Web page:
In a Valley of Violence (Blu-ray)Patrick Bromley
Keep your finger on the trigger.
As someone who counts writer/director Ti West among my very favorite voices in this golden age of indie horror in which we are now living, I was intrigued and excited to learn that he would be branching out and directing a western (a Ti Western!). Getting to see his latest, the western In a Valley of Violence, on the big screen as part of a festival in 2016 was a highlight of my moviegoing year, as this is a movie that deserves to be seen on the big screen. Unfortunately, it basically came and went when it was released several months later, getting a limited theatrical run but mostly seen on digital platforms and VOD. The movie deserved better. Hopefully audiences are able to find it now that it’s available on Blu-ray courtesy of Universal.
Ethan Hawke plays Paul, a drifter who makes his way into the desolate town of Denton and immediately runs afoul of a short-tempered deputy (James Ransone, Tangerine). The deputy’s father, town marshal Clyde Martin (John Travolta), orders Paul to leave town and never return, which he does. Unfortunately, he’s followed by Deputy Gilly and his three goons, who have clearly never seen John Wick and don’t know better than to mess with a man’s dog. With that, the stage is set for a bloody battle of revenge.
For its first 30 to 45 minutes, In a Valley of Violence feels a lot like a contemporary spin on a spaghetti western — it has the wide open vistas, the “Man with No Name” surrogate character, the totally inspired opening credits. It’s all fun and entertaining, but doesn’t quite feel as unique or idiosyncratic as we’ve come to expect from Ti West, who is very good at putting his own stamp on familiar genre tropes as they pertain to horror. At a certain point, though, the film shifts and what West is attempting to do with the movie comes into focus. This is a movie that has to establish its archetypes before it starts to flip them on their heads and take us by surprise. Ethan Hawke’s drifter isn’t the conventional western hero; he’s as much a coward and consumed by petty revenge as he is a Will Kane type who stands up for what’s right. John Travolta — better here than he has been in almost anything since the 1990s — isn’t the typical mustache-twirling despot of an old western town. He’s smart and he knows the score. He may be a bastard, but he’s more or less right about everything he says and tries to do in the movie. As West himself explained during the post-festival screening Q&A, In a Valley of Violence is a movie about a bunch of guys trying to kill each other but who are all really bad at it. That kind of original spin is exactly what I want from a Ti Western.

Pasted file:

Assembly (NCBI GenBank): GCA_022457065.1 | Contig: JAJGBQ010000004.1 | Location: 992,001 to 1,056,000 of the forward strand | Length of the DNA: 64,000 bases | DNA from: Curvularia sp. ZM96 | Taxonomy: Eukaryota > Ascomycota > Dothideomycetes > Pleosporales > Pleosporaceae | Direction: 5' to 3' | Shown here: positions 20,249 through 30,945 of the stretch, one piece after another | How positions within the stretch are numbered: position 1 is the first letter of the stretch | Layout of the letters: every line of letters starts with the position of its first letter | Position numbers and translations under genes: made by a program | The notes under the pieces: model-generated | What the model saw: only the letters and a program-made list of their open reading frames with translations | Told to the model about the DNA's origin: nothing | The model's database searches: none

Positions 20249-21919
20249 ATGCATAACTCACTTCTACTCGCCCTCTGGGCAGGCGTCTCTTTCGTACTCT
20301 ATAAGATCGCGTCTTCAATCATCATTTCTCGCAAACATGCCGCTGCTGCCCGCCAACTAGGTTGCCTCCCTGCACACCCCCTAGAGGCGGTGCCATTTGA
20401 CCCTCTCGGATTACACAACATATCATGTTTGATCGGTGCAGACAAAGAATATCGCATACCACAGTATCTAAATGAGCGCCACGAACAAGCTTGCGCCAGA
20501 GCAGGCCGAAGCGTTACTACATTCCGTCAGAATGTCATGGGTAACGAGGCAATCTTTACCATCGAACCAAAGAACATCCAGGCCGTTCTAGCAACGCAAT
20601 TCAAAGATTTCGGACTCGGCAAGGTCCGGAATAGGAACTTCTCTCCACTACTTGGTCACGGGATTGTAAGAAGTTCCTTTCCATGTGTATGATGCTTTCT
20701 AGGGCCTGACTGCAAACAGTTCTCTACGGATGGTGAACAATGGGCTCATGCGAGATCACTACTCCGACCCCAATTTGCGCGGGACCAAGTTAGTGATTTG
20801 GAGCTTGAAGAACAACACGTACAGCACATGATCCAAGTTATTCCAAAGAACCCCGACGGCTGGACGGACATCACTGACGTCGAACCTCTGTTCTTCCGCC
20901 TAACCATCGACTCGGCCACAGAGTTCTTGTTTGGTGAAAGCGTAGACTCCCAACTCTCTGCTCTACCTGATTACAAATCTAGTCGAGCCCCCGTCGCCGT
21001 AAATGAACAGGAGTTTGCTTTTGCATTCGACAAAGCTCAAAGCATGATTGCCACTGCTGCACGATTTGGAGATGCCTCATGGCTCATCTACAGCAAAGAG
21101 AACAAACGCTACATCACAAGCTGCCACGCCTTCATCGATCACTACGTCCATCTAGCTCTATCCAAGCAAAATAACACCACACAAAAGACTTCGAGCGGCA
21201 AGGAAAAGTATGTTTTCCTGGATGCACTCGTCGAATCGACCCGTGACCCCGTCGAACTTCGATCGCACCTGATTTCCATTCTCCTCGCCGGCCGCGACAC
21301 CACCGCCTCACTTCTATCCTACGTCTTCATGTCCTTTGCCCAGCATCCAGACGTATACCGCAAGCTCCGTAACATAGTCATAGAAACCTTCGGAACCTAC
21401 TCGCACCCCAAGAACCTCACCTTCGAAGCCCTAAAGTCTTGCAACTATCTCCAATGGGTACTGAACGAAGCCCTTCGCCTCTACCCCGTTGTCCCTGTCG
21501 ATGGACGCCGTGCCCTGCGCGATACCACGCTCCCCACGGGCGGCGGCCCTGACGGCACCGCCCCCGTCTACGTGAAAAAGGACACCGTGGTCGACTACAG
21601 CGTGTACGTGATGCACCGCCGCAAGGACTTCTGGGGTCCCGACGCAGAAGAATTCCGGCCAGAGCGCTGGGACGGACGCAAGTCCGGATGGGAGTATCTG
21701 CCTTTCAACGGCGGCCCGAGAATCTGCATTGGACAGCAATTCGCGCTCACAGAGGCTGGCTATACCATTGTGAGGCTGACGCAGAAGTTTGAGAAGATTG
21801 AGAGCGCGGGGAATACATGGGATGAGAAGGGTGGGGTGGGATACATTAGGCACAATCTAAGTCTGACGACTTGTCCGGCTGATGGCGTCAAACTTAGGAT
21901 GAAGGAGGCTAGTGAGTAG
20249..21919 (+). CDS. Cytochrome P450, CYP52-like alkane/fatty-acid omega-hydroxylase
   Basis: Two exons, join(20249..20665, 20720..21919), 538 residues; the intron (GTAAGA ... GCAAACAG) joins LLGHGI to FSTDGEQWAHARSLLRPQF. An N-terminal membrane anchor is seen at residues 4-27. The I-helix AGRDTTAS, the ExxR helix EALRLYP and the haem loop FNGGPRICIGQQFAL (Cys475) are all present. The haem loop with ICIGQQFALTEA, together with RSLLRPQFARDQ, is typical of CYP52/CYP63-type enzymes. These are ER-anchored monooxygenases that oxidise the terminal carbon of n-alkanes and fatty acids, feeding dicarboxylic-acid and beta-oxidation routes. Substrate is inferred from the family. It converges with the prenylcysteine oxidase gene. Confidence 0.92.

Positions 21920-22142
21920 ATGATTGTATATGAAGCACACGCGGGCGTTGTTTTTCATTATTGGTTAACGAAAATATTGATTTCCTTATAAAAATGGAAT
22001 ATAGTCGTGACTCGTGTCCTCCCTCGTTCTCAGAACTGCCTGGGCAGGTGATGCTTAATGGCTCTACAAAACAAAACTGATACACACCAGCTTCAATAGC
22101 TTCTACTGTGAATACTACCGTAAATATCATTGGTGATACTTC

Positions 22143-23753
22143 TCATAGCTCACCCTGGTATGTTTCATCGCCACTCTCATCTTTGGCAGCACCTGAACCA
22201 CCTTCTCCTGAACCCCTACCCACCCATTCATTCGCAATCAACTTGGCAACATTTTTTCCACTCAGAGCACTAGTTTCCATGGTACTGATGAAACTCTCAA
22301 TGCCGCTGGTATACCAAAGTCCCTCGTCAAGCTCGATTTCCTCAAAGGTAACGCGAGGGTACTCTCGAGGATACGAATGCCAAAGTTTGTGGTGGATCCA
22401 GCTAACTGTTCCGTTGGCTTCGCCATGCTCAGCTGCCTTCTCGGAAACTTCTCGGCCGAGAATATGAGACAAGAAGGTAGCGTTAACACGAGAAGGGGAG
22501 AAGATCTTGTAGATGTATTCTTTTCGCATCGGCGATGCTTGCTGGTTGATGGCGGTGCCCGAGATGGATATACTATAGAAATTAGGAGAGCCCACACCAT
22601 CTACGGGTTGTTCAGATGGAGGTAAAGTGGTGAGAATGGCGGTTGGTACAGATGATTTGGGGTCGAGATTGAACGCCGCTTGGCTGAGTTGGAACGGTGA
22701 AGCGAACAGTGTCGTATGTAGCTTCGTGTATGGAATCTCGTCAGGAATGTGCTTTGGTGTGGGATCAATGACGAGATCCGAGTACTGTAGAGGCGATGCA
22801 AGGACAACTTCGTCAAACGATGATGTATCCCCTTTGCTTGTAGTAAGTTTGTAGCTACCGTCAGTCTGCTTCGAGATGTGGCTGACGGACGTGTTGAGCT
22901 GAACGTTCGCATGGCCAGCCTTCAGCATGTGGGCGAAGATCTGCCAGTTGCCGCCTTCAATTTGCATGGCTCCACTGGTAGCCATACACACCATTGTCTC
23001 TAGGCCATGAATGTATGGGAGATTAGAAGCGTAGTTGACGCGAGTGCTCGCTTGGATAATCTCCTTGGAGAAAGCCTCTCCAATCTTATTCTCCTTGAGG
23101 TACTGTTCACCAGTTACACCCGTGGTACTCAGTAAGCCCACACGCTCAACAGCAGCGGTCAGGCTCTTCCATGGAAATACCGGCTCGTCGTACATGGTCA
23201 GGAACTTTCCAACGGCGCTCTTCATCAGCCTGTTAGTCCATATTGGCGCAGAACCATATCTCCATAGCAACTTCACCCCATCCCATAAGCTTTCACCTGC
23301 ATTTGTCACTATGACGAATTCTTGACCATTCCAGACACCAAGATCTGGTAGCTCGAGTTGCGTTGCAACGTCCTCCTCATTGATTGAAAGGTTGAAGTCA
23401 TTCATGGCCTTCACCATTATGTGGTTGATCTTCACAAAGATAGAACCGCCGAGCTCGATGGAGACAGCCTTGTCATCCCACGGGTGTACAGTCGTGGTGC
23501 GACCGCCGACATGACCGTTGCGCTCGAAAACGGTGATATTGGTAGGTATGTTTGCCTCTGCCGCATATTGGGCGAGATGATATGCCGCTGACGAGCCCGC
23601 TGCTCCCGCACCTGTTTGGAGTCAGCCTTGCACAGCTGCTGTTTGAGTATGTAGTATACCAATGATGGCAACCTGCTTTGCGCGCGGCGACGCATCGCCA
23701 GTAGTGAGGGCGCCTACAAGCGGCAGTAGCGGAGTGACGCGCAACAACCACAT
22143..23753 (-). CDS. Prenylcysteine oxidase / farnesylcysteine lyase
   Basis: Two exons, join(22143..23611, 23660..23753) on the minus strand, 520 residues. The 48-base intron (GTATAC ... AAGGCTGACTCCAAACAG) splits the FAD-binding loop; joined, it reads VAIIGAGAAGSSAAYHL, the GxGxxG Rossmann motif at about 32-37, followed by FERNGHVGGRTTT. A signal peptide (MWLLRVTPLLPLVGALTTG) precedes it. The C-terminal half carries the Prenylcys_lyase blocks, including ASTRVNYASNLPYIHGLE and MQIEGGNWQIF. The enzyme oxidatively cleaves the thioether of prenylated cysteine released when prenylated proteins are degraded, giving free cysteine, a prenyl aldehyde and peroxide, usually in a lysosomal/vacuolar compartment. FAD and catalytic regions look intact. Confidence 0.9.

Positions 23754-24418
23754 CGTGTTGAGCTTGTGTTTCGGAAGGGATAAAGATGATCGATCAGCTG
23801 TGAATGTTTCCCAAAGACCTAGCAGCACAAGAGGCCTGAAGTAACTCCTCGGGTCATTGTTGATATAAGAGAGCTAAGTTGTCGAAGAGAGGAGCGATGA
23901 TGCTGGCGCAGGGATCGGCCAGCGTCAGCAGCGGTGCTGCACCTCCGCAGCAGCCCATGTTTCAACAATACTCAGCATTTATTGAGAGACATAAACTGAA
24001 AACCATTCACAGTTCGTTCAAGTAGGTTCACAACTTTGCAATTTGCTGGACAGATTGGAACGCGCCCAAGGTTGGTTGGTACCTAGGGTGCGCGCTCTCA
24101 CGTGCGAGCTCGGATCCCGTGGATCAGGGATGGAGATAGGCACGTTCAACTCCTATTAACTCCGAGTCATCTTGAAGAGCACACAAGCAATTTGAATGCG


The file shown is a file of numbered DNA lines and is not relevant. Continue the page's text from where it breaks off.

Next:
It’s a difficult thing the movie does, as it has to deliver the elements we want from the genre — the gorgeous ‘Scope photography, the gunfights, the horses and hats — while tweaking many of the elements so as to stand apart from every other western. West doesn’t aim for realism (he claims to have sworn that off for the time being after his 2013 horror movie The Sacrament), nor is he interested in honoring the conventions to the letter the way something more mainstream like the 2016 remake of The Magnificent Seven did (ironically, a western released within a few weeks of this one, also starring Ethan Hawke, to much great fanfare and box office success). You really have to be a student of either the western or of Ti West to fully embrace how quirky and smart the movie is, and even when the pacing dips for a bit or the story starts to repeat itself, it’s never less than entertaining in the way that it both lives up to and deconstructs the genre.
Universal’s Blu-ray of In a Valley of Violence presents the 2.40:1-framed film in full 1080p HD and generally looks good, though with some inconsistencies. West shot the movie on 35mm and it looks it; the HD transfer keeps the grain structure intact and is bright and clean, but colors are a bit washed out (some by design, some not) and is softer than it should be at times. It’s a good transfer, but it should be a great one for a movie like this. The lossless 5.1 audio track is better, offering clear dialogue and a fun range of dynamic sound effects balanced well with Jeff Grace’s rousing, Morricone-influenced score. Where the disc totally disappoints is in the bonus features department, offering just one EPK-style making-of featurette that runs a whopping two minutes. It’s almost more insulting than if they hadn’t included any supplements at all. No commentary from West, no deleted scenes, nothing. A digital copy is also included.
One of 2016’s most underrated efforts, In a Valley of Violence is a small, character-based western that deserves the attention of genre fans. Not only does it include John Travolta’s best performance in decades, but also gives one of the most talented and original filmmakers of his generation the chance to flex a new set of muscles. I’m down to watch Ti West step into as many different genres as he wants, but I’d also be happy to see him make five or six more Ti Westerns.